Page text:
Gov. Jerry Brown has asked a federal three-judge panel to lift an order requiring the state to reduce the number of inmates in its overcrowded
prisons to 110,000 by June.
In filings in federal courts in San Francisco and Sacramento on Monday night, Brown contends the order is no longer needed because the prison
population has already been significantly reduced and health care greatly improved.
"The overcrowding and health care conditions cited by this court to support its population reduction order are now a distant memory," state
lawyers argued in the papers.
"California's vastly improved prison health care system now provides inmates with superior care that far exceeds the minimum requirements of the Constitution," the attorneys contended.
The population reduction was ordered in 2009 by the three-judge panel acting on a lawsuit in which inmates claimed that prison health care
was so deficient that it amounted to unconstitutional cruel and unusual punishment.
The panel concluded that severe overcrowding was a primary cause of poor health care and ordered the state to decrease the population of its
33 adult prisons to 110,000 inmates, or 137 percent of the designed capacity. At the time, the prisons housed 150,000 inmates in facilities designed for 80,000.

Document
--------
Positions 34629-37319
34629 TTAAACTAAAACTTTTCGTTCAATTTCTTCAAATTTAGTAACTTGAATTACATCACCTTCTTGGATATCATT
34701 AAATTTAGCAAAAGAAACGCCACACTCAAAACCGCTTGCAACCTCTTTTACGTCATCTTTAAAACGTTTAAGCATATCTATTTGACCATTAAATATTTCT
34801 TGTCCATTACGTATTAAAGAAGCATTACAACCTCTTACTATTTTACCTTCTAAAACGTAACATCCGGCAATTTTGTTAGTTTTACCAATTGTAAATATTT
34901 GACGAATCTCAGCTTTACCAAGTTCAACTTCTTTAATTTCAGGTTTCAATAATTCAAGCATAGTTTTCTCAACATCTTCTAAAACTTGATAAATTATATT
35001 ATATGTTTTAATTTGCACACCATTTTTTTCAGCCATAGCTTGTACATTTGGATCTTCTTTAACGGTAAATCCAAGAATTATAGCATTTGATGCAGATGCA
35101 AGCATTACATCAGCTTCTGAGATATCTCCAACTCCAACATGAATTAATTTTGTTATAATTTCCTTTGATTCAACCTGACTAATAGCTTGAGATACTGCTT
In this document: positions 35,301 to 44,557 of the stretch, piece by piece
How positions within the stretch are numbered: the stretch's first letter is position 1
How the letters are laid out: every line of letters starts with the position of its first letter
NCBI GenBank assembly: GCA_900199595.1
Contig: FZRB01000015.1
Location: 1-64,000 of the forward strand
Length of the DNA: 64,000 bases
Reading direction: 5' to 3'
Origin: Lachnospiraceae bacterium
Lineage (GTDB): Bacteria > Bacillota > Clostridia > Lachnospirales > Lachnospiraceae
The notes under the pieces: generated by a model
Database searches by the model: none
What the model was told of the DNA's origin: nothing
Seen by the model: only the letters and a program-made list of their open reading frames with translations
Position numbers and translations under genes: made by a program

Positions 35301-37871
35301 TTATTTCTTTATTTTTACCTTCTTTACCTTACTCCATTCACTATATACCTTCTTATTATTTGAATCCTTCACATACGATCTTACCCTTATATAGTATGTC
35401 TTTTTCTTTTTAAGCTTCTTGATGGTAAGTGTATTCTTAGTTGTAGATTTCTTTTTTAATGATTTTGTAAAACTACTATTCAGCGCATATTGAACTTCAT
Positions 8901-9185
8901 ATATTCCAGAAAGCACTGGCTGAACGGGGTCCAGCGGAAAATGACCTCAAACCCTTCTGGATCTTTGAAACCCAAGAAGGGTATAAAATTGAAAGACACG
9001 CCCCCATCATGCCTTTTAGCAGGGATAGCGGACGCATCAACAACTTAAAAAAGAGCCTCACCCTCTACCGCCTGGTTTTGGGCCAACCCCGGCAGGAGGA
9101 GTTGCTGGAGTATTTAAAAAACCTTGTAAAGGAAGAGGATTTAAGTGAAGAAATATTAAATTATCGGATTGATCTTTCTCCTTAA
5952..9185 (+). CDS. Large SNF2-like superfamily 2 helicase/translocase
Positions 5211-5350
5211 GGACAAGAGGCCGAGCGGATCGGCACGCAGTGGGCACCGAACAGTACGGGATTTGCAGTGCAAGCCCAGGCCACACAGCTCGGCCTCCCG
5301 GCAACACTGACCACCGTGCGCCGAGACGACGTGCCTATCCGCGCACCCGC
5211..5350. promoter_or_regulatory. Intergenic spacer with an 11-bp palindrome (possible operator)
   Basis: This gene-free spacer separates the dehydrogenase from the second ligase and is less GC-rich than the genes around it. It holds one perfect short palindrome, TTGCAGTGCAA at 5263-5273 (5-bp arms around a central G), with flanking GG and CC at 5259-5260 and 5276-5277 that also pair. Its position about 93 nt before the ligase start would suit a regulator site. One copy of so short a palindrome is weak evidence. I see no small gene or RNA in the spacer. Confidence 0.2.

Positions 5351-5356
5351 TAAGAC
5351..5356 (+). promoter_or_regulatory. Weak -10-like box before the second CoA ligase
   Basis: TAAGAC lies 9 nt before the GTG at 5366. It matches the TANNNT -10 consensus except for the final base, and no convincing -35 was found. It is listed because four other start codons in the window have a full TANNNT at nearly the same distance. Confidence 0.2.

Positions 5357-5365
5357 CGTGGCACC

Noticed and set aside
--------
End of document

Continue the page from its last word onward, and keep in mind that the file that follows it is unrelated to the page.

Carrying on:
The U.S. Supreme Court upheld that ruling in 2011, saying that the "grossly inadequate" health care was unconstitutional.
The prison population has now fallen to 119,000, as a result of several measures, including the so-called "realignment" process in which some
low-level offenders were transferred to county jails.
Brown claims in the court papers that continued enforcement of the population reduction order is now "unfair, unnecessary and illegal."
Monday was also a deadline for the Brown administration to tell the court how it would complete the remainder of the population reduction by June.
In a separate filing, the administration said the number of inmates could be reduced further by changes in state laws to provide shorter
sentences and by court orders for the early release of some prisoners, but argued that those options might endanger public safety.
A lawyer for the prisoners who filed the lawsuit was not immediately available for comment.
The three-judge panel is made up of U.S. District Judges Thelton Henderson and Lawrence Karlton of Sacramento and 9th U.S. Circuit Court of Appeals Judge Stephen Reinhardt of Los Angeles.
It was convened under a federal law that provides that a court order to reduce prison population can be made only by a three-judge panel and not by a single trial judge acting on a civil rights lawsuit.